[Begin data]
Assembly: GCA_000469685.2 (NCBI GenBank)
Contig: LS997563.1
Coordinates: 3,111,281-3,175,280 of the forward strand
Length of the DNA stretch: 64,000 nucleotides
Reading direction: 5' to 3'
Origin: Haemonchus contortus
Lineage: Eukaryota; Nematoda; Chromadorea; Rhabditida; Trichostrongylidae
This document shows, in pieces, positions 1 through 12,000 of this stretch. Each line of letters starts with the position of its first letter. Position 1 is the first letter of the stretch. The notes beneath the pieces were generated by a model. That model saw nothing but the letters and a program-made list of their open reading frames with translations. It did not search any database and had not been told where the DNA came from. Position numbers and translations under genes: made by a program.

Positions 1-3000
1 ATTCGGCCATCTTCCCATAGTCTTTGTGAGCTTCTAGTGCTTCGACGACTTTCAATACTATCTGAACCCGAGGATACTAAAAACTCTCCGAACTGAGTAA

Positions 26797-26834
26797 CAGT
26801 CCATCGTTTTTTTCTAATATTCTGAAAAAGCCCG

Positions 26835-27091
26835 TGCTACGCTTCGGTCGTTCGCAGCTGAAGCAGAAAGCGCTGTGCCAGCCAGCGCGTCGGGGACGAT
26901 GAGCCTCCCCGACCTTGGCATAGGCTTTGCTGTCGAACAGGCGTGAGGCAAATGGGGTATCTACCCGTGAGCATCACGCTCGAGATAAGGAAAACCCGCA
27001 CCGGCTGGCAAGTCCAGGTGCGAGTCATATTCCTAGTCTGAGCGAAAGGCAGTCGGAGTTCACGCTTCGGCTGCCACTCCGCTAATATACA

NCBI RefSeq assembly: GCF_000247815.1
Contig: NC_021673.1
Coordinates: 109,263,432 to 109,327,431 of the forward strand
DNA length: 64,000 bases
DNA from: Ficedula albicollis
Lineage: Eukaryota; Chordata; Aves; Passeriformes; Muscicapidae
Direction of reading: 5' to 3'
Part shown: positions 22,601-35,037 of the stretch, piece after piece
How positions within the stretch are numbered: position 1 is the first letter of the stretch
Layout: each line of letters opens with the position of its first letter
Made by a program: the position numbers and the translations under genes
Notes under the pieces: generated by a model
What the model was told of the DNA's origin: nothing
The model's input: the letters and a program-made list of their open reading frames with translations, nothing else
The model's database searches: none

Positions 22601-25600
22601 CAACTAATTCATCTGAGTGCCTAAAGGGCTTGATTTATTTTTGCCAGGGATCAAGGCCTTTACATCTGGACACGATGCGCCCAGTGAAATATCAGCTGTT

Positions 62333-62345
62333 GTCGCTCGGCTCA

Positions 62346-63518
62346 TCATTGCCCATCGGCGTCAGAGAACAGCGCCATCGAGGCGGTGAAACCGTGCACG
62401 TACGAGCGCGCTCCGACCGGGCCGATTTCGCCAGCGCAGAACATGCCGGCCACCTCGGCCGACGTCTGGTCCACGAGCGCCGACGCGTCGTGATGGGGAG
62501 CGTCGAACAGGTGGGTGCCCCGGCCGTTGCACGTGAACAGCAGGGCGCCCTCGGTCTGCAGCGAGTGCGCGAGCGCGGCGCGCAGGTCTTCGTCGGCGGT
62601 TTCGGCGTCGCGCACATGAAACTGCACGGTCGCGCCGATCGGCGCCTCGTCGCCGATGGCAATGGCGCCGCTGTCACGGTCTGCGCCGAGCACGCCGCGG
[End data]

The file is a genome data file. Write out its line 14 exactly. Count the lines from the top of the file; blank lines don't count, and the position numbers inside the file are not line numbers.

Positions 26835-27091